Seahawks to The bitter end

The Seahawks’ improbable playoff run was halted one win short of hosting the NFC Championship game with Sunday’s 35-24 loss to the Bears at Soldier Field.

After a magical two-week run, the Seahawks finally ran out of magic on Sunday.

And their improbable season ended one game shy of hosting the NFC Championship game at Qwest Field. Instead, it’s the Chicago Bears who will host the conference title game next Sunday against the Green Bay Packers because they were the better team on this day – slapping the Seahawks back to reality with a 35-24 victory at Soldier Field.

“It feels like we made a lot of progress. It feels like we came together,” Pete Carroll said after his first season as coach had ended. “I would have loved to have gotten this (title) game because so many people said we couldn’t do it.

“I’m so disappointed for the people back home because we could have had that game at our place for our fans.”

Not even a trio of fourth-quarter touchdown passes from Matt Hasselbeck could extend the Seahawks’ late-season run – which saw them capture the NFC West title two weeks ago with a victory over the St. Louis Rams and then advance to the divisional round of the playoffs with a stunning upset of the defending Super Bowl champion New Orleans Saints at Qwest Field last week.

“It wasn’t easy, especially when we were down 14-0, 21-0 and 28-3,” Hasselbeck said. “But we still believed we could win it. We just didn’t play well enough.”

The Seahawks didn’t just lose the game, they lost tight end John Carlson in the first quarter and cornerback Marcus Trufant in the third to concussions. The team leaders – and very popular teammates – were taken off the field on carts, strapped to boards. Each will spend the night in Chicago hospital, but Carroll said that is a precautionary measure.

But this loss stings, as veteran strong safety Lawyer Milloy and third-year running back Justin Forsett put it. Sure, the Seahawks weren’t even supposed to be in this game. But because they were, the players wanted a better finish to the season than their performance against the Bears – a team they beat here in Week 6.

“It still stinks a little bit,” Forsett said. “But the fight we showed just to get here, we can build on that.”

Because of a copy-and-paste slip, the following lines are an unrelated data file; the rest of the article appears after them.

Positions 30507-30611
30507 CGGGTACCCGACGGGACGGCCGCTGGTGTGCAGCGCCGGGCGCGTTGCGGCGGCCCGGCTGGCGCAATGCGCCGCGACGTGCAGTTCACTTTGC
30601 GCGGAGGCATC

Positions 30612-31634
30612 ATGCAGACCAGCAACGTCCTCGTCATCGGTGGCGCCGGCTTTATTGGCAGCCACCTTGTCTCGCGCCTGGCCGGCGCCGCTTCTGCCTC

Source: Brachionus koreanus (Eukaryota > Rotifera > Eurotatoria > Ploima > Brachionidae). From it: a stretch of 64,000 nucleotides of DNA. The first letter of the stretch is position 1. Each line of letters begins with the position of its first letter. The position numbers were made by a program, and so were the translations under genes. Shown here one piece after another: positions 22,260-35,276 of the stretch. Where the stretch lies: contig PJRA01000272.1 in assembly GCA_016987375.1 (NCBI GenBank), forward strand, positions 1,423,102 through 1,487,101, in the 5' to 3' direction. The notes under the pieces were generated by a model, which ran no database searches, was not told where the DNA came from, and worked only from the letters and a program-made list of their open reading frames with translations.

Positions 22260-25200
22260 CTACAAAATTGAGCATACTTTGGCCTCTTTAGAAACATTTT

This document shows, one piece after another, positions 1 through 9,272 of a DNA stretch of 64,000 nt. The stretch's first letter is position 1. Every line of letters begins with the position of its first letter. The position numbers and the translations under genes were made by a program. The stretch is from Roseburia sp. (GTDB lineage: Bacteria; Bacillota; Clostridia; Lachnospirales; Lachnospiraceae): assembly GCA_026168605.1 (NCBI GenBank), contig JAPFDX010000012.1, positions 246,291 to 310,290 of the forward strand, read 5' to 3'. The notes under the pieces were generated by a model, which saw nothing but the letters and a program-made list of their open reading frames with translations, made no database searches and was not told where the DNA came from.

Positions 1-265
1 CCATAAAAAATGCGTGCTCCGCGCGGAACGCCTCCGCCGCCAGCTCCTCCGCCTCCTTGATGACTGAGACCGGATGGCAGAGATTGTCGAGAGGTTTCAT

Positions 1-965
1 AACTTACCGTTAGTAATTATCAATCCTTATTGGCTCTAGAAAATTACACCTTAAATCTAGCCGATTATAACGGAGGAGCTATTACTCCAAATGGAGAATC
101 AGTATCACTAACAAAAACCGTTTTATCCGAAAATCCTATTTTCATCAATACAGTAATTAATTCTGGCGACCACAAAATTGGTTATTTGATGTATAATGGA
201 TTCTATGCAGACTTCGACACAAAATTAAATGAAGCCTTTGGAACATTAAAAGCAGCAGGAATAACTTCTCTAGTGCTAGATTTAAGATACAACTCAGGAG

The Bears (12-5) got the better of the Seahawks (8-10) on this day in large part because of the play of quarterback Jay Cutler in his first postseason start. He passed for two touchdowns and ran for two more.

“Jay played great today,” Carroll said.

Cutler was 15 of 28 for 274 yards, with the TD throws to tight end Greg Olsen on the third play of the game for 58 yards and also a 39-yarder to tight end Kellen Davis in the fourth quarter that made it 35-10. Cutler also scored on runs of 6 and 9 yards, as he had 43 of the Bears’ 176 rushing yards.

Cutler was especially effective on third downs – a drastic change from Week 6, when the Seahawks limited the Bears to a 0-for-12 performance on the pivotal down and sacked Cutler six times. In Sunday’s rematch, with a lot more on the line, the Bears converted 56 percent on third downs (10 of 18) and Cutler was sacked three times.

Still, the Seahawks refused to give up – or give in. Hasselbeck’s fourth-quarter TD passes went to Mike Williams (2 and 3 yards) and Brandon Stokley (9 yards). He was 26 of 46 for 258 yards and a 94.3 rating. He became the seventh QB in NFL history to pass for a touchdown in 10 consecutive postseason games. And his day would have been even more impressive if his receivers had not dropped a half dozen passes on a cold, snowy afternoon and also had been able to come up some tough catches.

“The Bears played physical. They played grabby. They were holding a lot,” Hasselbeck said. “It’s too bad. It’s disappointing that we couldn’t make more plays.”

The Seahawks needed each and every one of Hasselbeck’s completions because a running game that had emerged from hibernation against the Rams and Saints was able to generate only 34 yards on 12 carries. How bad was it? Rookie wide receiver Golden Tate was the leading rusher with 13 yards on one carry.

On this day, it was the Bears who made the most plays. So they will face the Packers for 182nd time, but only the second time in the playoffs – and first since 1941, when the Bears won 33-14.

The Seahawks will return to Seattle – to hold one last meeting and clean out their lockers; not host the NFC Championship game.

“It’s tough to think how close we were,” Hasselbeck said. “We didn’t deserve it, but it was right there for us and we didn’t get it done.”